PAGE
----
• “Sir Richard Branson and fellow leading businessmen will warn ministers this week that the world is running out of oil and faces an oil crunch within five years.

    The founder of the Virgin group, whose rail, airline and travel companies are sensitive to energy prices, will say that the ?coming crisis could be even more serious than the credit crunch.

    “The next five years will see us face another crunch ? the oil crunch. This time, we do have the chance to prepare. The challenge is to use that time well,” Branson will say.”

    tags: richard branson, oil crunch, peak oil, virgin, greennumbers

  • “Fertile soil is being lost faster than it can be replenished making it much harder to grow crops around the world, according to a study by the University of Sydney.

    The study, reported in The Daily Telegraph, claims bad soil mismanagement, climate change and rising populations are leading to a decline in suitable farming soil.

    An estimated 75 billion tonnes of soil is lost annually with more than 80 per cent of the world’s farming land “moderately or severely eroded”, the report found.

    Soil is being lost in China 57 times faster than it can be replaced through natural processes, in Europe 17 times faster and in America 10 times faster.

    The study said all suitable farming soil could vanish within 60 years if quick action was not taken, leading to a global food crisis.”

    tags: greennumbers, soil, topsoil, soil fertility

  • In response to an environmental lawsuit filed against the oil giant, Chevron has fortified its defenses with at least twelve different public relations firms whose purpose is to debunk the claims made against the company by indigenous people living in the Amazon forests of Ecuador. According to them, Chevron dumped billions of gallons of toxic waste in the Amazon between 1964 and 1990, causing damages assessed at more than $27 billion.

    tags: chevron, ecuador, greennumbers, amazon rainforest, amazon, toxic waste, pollution

  • Indian mobile phone and commodity export firm Airvoice Group has formed a joint venture with public sector body Satluj Jal Vidyut Nigam to build 13GW of solar and wind capacity in a sparsely populated part of Karnataka district in south west India.

    The joint venture is budgeting to invest $50 billion over a period of 10 years, claiming it to be the largest single renewable energy project in the world.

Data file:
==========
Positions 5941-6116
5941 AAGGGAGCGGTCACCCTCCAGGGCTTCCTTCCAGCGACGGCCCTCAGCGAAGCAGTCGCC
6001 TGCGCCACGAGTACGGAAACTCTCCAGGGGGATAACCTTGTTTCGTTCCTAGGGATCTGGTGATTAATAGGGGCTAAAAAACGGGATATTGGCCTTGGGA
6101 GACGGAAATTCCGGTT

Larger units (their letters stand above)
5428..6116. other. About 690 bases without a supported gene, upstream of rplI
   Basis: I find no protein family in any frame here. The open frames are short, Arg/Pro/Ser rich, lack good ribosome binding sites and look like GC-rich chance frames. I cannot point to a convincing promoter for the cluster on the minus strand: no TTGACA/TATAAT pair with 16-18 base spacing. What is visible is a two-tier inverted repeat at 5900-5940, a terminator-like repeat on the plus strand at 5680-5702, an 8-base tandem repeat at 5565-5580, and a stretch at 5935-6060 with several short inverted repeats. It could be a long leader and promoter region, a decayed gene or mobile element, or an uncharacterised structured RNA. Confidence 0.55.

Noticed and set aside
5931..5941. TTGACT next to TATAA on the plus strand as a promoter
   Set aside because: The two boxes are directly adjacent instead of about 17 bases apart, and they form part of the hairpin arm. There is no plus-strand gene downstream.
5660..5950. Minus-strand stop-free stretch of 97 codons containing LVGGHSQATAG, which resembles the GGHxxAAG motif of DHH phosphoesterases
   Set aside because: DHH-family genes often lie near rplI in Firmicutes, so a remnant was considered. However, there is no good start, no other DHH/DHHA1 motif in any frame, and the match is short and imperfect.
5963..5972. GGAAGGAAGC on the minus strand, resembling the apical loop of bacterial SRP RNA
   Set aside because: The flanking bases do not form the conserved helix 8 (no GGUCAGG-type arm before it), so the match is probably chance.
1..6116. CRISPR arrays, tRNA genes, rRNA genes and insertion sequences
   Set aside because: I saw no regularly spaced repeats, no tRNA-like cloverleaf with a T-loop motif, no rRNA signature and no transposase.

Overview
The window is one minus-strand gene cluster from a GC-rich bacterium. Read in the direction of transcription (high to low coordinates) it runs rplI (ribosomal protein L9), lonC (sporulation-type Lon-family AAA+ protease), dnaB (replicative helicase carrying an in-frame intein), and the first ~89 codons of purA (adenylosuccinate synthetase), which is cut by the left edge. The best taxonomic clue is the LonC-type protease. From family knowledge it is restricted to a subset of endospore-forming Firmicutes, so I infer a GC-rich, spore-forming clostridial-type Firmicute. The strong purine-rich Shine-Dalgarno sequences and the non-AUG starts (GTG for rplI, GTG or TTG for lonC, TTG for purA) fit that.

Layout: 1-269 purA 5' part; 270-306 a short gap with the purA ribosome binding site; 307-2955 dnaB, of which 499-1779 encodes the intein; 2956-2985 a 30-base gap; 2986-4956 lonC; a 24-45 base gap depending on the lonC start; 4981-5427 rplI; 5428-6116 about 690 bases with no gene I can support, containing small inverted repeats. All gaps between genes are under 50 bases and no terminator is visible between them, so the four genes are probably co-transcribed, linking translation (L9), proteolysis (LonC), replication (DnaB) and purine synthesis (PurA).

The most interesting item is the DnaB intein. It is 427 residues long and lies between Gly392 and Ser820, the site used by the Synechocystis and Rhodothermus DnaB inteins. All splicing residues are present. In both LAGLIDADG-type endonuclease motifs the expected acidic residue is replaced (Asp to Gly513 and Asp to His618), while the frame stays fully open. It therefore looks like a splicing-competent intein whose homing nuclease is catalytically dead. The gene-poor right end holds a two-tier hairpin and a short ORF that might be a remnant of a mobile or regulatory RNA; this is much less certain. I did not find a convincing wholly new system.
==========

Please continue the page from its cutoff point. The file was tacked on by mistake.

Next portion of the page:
tags: greennumbers, india, airvoice, solar, wind, renewables, karnataka, renewable energy

  • Using coal for electricity produces CO2, and climate policy aims to prevent greenhouse gases from hurting our habitat. But it also produces SOx and NOx and particulate matter that have immediate health dangers.

    A University of Wisconsin study was able to put an economic value on just the immediate health benefits of enacting climate policy. Implications of incorporating air-quality co-benefits into climate change policymaking found coal is really costing us about $40 per each ton of CO2.

    tags: greennumbers, coal, sox, nox, particulate matter, greenhouse gases, health

Posted from Diigo. The rest of my favorite links are here.

Sun’s Mark Monroe on energy efficient data centers

Sun made an announcement the other day about the opening of its new Broomfield data center.

It sounded like they had done a superb job so I asked Sun’s Director of Sustainable Computing, Mark Monroe to come on and tell us a little more about the project.

Some of the highlights of Sun’s announcement were:

  • Greater space efficiency: A scalable, modular datacenter based on the Sun Pod Architecture led to a 66 percent footprint compression, by reducing 496,000 square feet from the former StorageTek campus in Louisville, Colo. to 126,000 square feet;
  • Reduced electrical consumption: By 1 million kWh per month, enough to power 1,000 homes in Colorado;
  • Reduced raised floor datacenter space: From 165,000 square feet to less than 700 square feet of raised floor datacenter space, representing a $4M cost avoidance;
  • Greener, cleaner architecture: Including flywheel UPS that eliminates lead and chemical waste by removing the need for batteries, and a non-chemical water treatment system, saving water and reducing chemical pollution;
  • Enhanced scalability: Incorporated 7 MW of capacity that scales up to 40 percent higher without major construction;
    Innovative cooling: The world’s first and largest installation of Liebert advanced XD cooling system with dynamic cooling controls capable of supporting rack loads up to 30kW and a chiller system 24 percent more efficient than ASHRAE standards;
  • Overall excellence: Recognized with two Ace awards for Project of the Year from the Associated Contractors of Colorado, presented for excellence in design, execution, complexity and environmental application.

More info please IBM…

IBM Green Data Center in Second Life

Speaking of data centers, I was delighted to read this morning of a partnership between IBM and Indian bank Kotak.

According to the release, IBM is helping the bank consolidate its server rooms into one data center and Kotak will save:

over US$1.2 million in operational efficiency and reduced energy costs over the next five years

I’d like to see some of the calcs behind those data – $1.2m over five years sounds low to me unless it is a modest data center.

Intriguingly, the release refers to:

a chilled water-based cooling and an automatic floor pressurization system

If that is water cooled servers (as opposed to water cooled air handling units) then this is nice. I’d love to know what an ” automatic floor pressurization system” system is. Anyone know? My guess is that it is something for maintaining underfloor airflow integrity but if it is that, then it sounds like traditional air cooled servers, not water cooled :-(

Hello? Anyone from IBM have any more info on this?